Introducing the ‘Portfolio Professional’

Dr Ella (Turner) Popper, SFHEA (she/her) – Head of Professional Development, AHEP

As higher education grapples with a multitude of challenges that require the sector to reinvent itself, HE professionals are acutely aware of their need to evolve to keep pace. Establishing a career as a HE professional is a thorny topic at the best of times, with the perception that there are limited opportunities for career progression, particularly when compared to academic colleagues.

The idea that you will enter HE professional services and have a ‘linear career’ is increasingly inaccurate – an idea that we need to confront and be honest about in our conversations, particularly with early career professionals. In a volatile environment, now more than ever, we have a responsibility to our professional staff to say, if you’re thinking about progression, you need to grasp that this will not be a career ‘ladder’ and that this is not a cause for resignation. The world is changing. HE is restless. Broadening your career aims and professional identity is the future.

At the heart of this professional shift is a new vocabulary to describe a ‘non-traditional’ career. You may have heard of a ‘squiggly career’ characterised by change, uncertainty, and possibility[1]. The problem with the term ‘squiggly’ is that it implies a sense of haphazardness – a series of roles that are short and irregular, with no real sense of security due to frequent moves between roles, industries and careers. Whilst that may not be the intention behind the term, ‘squiggly’ is not an expression that lends itself to a professional passionate about one sector and the values it embodies and who wants to forge a career within it. But as a HE professional, you can design a career in HE that deviates from a traditional career concept by envisioning yourself as a ‘portfolio professional’. Seeing yourself as a portfolio professional is to be celebrated as a novel approach to reflect on, discuss, and chiefly, craft your future career. Moving from a fixed professional identity to one that is fluid will help you to navigate our ambiguous, ever-turbulent sector with drive, clarity, and flexibility.

The terms ‘career portfolio’ or ‘portfolio careers’ are synonymous with changing employment norms, where you have a variety of part-time roles simultaneously rather than working full-time for one employer.’

Again, its connotations with the gig economy mean the term is not best suited to describe the career aspirations of an HE professional. Yet it recognises the evolution of employment from the ‘job for life’ to the ‘job for a few years’, then months, until the atomisation of work[2]. You may think this evolution is farfetched when it comes to the UK HE sector, but you’d be wrong. With increasing competition, regulation, changes to policy, new innovations in technology and a squeeze on finances, HEIs are already asking tough questions.

These questions are not just about how HEIs can become nimbler, but how they can continue to transform society, make a difference to communities and ensure they best use their resources for success. This inevitably impacts the roles of HE professionals, what is expected of them in terms of skills, knowledge and behaviours and what their jobs will look like – which probably haven’t even been imagined yet but will nevertheless be looming. To survive and thrive in this environment, HE professionals need to develop the entrepreneurial principles of both the ‘squiggly career’ and ‘career portfolio’; to try new things, learn new skills, gain new knowledge and reinvent themselves. Forever. A portfolio professional is a plural and diverse identity including your unique combination of behaviours, skills, and experiences, that can be mixed, matched, and blended in different ways. Consider becoming a portfolio professional as an investment in you – if you don’t take ownership, no one else will.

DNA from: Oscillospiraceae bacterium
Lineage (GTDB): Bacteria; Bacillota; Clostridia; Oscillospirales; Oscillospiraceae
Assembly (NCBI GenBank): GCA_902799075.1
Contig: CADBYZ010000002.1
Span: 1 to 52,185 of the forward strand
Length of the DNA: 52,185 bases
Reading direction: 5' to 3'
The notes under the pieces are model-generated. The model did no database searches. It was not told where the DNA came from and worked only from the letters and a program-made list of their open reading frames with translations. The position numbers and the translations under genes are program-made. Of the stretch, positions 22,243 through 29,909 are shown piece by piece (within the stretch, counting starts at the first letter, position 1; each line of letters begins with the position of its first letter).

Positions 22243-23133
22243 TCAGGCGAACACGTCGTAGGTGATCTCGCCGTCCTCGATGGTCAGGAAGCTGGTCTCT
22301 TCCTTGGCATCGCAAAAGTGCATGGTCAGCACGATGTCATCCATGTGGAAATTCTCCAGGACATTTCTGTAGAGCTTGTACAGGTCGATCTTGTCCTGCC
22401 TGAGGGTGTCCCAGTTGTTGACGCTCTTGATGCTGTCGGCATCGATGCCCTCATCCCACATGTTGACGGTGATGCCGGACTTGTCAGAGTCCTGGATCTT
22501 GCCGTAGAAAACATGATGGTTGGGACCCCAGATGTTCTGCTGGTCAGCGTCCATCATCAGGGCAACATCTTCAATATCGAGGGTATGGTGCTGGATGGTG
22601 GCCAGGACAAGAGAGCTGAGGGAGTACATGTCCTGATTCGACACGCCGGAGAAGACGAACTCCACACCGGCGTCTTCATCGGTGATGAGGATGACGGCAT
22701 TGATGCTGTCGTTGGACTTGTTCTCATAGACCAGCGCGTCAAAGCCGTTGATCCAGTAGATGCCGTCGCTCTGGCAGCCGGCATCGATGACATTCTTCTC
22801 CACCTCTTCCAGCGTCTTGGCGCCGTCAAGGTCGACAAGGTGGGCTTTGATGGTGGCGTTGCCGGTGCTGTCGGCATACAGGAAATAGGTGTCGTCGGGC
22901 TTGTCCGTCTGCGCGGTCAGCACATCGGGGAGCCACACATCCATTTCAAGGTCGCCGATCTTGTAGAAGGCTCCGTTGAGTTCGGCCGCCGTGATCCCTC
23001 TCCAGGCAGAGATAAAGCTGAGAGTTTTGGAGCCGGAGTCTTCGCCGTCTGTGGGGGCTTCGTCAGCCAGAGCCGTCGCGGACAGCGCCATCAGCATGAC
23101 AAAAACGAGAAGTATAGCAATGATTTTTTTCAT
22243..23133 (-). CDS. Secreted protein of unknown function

How do you start curating yourself as a portfolio HE professional?

Start by thinking ‘what’s in my portfolio?,’ as you probably already have one! Don’t limit yourself to thinking about your job – think wider to all of your extracurricular activities. Play to your strengths and firstly ask yourself where you have created value: volunteering, caring for a relative, hobbies, projects and then think about the behaviours, skills and knowledge you have gained from these activities[3]. Consider mapping these attributes against the AHEP Professional Framework to assess where your strengths lie, how you can build on them, and where there may be gaps.

You should record your growing portfolio in whatever way suits you, but ideally it is best to be able to draw connections. Think about how the different things in your portfolio enhance one another. How does your combination of behaviours, knowledge and skills give you an edge? To do this, you could start by ‘mind mapping’ your portfolio to help you make those creative connections, which will help you to produce a narrative about how your portfolio enables you to be agile and proactive in a way a traditional career view would not.

The future of HE work is changing and so too will the people needs, but this is fraught with uncertainty. Whilst you can’t control what happens in the sector you can at least prepare by investing in, and crafting yourself as a portfolio HE professional.


[1] Tupper, H., & Ellis, S. (2020). The Squggly Career: Ditch the ladder, discover opportunity and design your career. Penguin

[2] Legg, B. (n.d.). ‘Portfolio Careers’ Are Becoming The New Normal: Say farewell to having only one source of income. https://www.digitalpeople.online/portfolio-career

[3] Rhinne, A. (2021, October 13). Why you should build a “career portfolio” (not a “career path”). Harvard Business Review. https://hbr.org/2021/10/why-you-should-build-a-career-portfolio-not-a-career-path


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